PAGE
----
By Hazel Bridges
For thousands of years, dogs have been our protectors and companions, but can owning a dog have even more benefits for seniors? Aside from the constant kisses and nonstop tail wagging, dogs can make late life more enjoyable in so many amazing ways. Here are four proven benefits for seniors who decide pet ownership is right for them.
Animals Boost Your Mood and Mental Health
One of the most positive impacts pets can have on the life of seniors is the improvement in mental health. Many seniors, and others, who struggle with depression and other mental health issues find solace in having an animal in their life, and the science is there to back them up. Animals can provide much-needed social support for seniors who may be missing connections with friends and family who are gone or far away, which in turn relieves anxiety and loneliness that can contribute to depression. Aside from offering companionship, pets can also provide purpose and routine to those who are retired and living alone.
Having a Pet Can Improve Heart Health
You know that dogs are full of heart, but did you know having a dog can be good for your own heart? Reports from Harvard University, as well as the American Heart Association, confirm that owning a pet can help reduce your risk for heart attack and stroke, especially when that pet is a dog. What sets dogs apart from other animal companions is their tendency to keep owners active. Walking a dog can be a great low-impact activity for seniors, and it’s recommended that you take a couple of short walks with your canine pal each day. Studies also show that just owning a pet can help lower blood pressure and stress levels, both of which can have a negative effect on heart health.
Your Pet Can Keep You Connected
Having a pet to keep them company can provide seniors with an otherwise-missing social connection, but pets can also help them develop and maintain bonds with other people. Pets, especially dogs, offer their owners reasons to get up and go out in the world, whether it’s to the dog park or just for a stroll around the block. These furry friends also serve as the perfect icebreaker for conversations with strangers, especially those who love animals as well. If you are a senior living with a disability, there is some research that also suggest dogs can help improve your interactions with the public, as people tend to think more positively about pet owners in general.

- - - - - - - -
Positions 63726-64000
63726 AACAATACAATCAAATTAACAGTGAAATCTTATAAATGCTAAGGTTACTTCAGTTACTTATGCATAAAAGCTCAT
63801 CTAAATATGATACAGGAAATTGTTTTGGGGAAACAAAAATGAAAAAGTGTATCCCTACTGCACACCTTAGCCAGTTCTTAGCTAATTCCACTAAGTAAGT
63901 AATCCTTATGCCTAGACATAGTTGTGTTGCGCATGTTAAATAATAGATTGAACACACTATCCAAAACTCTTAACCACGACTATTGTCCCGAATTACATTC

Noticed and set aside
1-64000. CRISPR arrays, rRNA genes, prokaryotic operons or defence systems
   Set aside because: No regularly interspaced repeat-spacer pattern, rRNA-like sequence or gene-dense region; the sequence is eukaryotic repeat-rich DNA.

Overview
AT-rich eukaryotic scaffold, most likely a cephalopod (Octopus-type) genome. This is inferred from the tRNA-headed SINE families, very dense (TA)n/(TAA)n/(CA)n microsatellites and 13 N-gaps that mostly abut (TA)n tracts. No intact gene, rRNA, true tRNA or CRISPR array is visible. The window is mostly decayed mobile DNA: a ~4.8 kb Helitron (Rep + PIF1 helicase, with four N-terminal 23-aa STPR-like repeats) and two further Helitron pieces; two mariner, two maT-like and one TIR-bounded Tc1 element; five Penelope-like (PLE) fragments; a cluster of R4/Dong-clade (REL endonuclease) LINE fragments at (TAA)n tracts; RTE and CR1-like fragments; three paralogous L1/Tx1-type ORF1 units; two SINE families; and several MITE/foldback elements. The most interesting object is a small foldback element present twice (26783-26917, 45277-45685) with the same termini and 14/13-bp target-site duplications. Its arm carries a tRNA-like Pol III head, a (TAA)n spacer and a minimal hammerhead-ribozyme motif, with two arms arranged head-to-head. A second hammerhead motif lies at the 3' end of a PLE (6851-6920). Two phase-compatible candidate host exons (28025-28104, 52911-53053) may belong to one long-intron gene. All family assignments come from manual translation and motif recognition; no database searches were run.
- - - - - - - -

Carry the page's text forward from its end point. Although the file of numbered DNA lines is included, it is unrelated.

A Pet Can Help You Stay Safe
Pets offer an array of physical and mental benefits for seniors, but they can also have a much more practical purpose: protection. Many seniors living alone may start to feel more secure in their home with a pet, particularly a dog. A barking dog can be a deterrent to criminals and an alert to let you know that something isn’t right. If you do choose a dog for protection, there are several recommended breeds you can consider, but it’s also important to keep your ability to care for an animal into consideration. Many of these breeds are high energy, so it may be a good idea to look for a dog walker or pet sitter to help your dog get exercise beyond your daily walks and avoid destructive behavior.
Getting a pet can be quite a commitment, but the perks of owning a pet far outweigh any of the day-to-day responsibilities. In fact, those responsibilities can actually improve the lives of owners, especially seniors, by keeping them active, happy, and connected to others. Finding the perfect pet could be the key to finding happiness and balance in your life.
Hazel Bridges is a freelance writer and a Wellness Coach for seniors.
Photo by Tim Mossholder on Unsplash